Once I got back, the target crew had already completed attaching the cardboard to the frames and were trying come up with a quick way to paste new targets to them. It appeared that they had this well in hand, so I noticed that they were starting to spread gravel in the parking areas with a front loader. So I grabbed a rake and started to help level out the areas that the front loader couldn’t get to. I have to say that a good man on the front loader is worth their weight in gold. I continued helping with the gravel until I had to leave.

Bucksnort Gravel PitsLooking around the range the next day, the amount of work that had been accomplished was impressive. Everyone’s hard work had definitely paid off and the improvements will help to make this year’s matches even more enjoyable. Most ranges can’t afford to hire this kind of work out, so it takes many volunteers to keep the ranges up and running smoothly for everyone to enjoy.

Next time you see “range day” on the schedule, put the rifle down and grab some tools!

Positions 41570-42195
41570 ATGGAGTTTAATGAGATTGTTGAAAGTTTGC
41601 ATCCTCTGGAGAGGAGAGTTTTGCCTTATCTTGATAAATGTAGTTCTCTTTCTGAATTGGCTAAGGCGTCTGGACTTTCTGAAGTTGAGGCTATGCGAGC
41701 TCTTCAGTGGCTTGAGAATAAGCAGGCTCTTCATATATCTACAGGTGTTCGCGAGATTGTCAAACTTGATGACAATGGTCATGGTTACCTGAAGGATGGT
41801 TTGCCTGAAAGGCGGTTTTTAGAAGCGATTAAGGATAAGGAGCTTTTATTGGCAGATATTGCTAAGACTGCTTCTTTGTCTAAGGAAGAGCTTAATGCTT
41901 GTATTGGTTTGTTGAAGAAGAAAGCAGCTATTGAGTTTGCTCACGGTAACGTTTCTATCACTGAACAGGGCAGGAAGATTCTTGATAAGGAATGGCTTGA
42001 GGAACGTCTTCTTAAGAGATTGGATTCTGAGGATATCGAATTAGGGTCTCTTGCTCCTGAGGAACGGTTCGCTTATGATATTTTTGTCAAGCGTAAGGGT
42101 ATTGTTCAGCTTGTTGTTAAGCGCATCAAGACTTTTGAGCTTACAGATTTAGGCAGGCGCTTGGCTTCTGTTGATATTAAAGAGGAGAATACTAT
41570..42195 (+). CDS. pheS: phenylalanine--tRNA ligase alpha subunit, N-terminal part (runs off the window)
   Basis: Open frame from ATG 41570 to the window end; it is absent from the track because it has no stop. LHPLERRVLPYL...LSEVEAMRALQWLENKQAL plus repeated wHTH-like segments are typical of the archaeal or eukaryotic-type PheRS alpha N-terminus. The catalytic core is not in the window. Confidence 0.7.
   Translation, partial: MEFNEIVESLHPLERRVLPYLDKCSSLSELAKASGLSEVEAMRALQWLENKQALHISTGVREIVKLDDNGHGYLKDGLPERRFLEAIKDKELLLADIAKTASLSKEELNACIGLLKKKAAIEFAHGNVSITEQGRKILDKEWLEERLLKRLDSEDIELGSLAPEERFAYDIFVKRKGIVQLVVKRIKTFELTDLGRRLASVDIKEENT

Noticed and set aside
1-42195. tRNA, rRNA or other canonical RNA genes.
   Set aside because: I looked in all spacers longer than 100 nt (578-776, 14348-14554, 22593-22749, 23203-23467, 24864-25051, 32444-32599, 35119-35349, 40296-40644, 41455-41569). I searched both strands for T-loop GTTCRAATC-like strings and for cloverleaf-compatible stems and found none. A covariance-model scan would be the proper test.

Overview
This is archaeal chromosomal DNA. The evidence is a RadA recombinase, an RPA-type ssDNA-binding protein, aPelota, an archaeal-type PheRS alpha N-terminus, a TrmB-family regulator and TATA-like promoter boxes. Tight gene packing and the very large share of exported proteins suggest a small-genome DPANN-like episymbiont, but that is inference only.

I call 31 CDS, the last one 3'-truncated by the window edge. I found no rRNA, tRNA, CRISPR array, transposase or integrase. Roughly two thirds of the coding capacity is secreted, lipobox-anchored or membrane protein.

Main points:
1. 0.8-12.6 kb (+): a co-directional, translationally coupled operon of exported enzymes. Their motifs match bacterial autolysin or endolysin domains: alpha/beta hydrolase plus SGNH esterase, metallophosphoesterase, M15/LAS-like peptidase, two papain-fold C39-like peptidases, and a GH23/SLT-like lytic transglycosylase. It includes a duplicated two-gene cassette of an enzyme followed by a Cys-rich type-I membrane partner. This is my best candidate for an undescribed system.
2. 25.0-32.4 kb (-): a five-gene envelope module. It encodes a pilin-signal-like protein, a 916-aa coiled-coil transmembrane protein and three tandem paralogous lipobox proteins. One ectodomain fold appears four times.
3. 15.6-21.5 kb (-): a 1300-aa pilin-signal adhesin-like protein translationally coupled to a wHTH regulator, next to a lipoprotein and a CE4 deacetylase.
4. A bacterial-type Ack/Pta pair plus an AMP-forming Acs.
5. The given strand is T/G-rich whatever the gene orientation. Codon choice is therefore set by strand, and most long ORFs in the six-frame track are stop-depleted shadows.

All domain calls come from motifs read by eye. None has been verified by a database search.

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Dad’s Old Guns

Written by Sierra Bullets Chief Ballistician Tommy Todd

I grew up in a household in rural Missouri that participated in hunting. When I was a youngster and too little to go hunting with my dad, uncles, an occasional guest, or my older brothers I still wanted to go. I admired all the guns they used when they went hunting.

In Missouri in the early to mid 1970’s small game was abundant.  Often the group was hunting squirrels and rabbits with 22 rimfires.  If they came across  any quail the shotgun carrying hunters were put to the point in order to have a chance at the birds. Eventually I was allowed to tag along and was even allowed to bring my BB gun along as long as proper safety was observed. As I grew older I was able to carry a rifle or shotgun just like the rest of the group.  Occasionally I borrowed one of Dad’s guns, or an older brother’s, or sometimes an uncle would offer to let me use one of his guns.

When I got old enough, I was given a 22 rifle by my loving parents. After making enough money through part-time jobs I bought myself a shotgun. There were many good times had with these firearms and during these hunts, and I wish I had pictures of all these good times.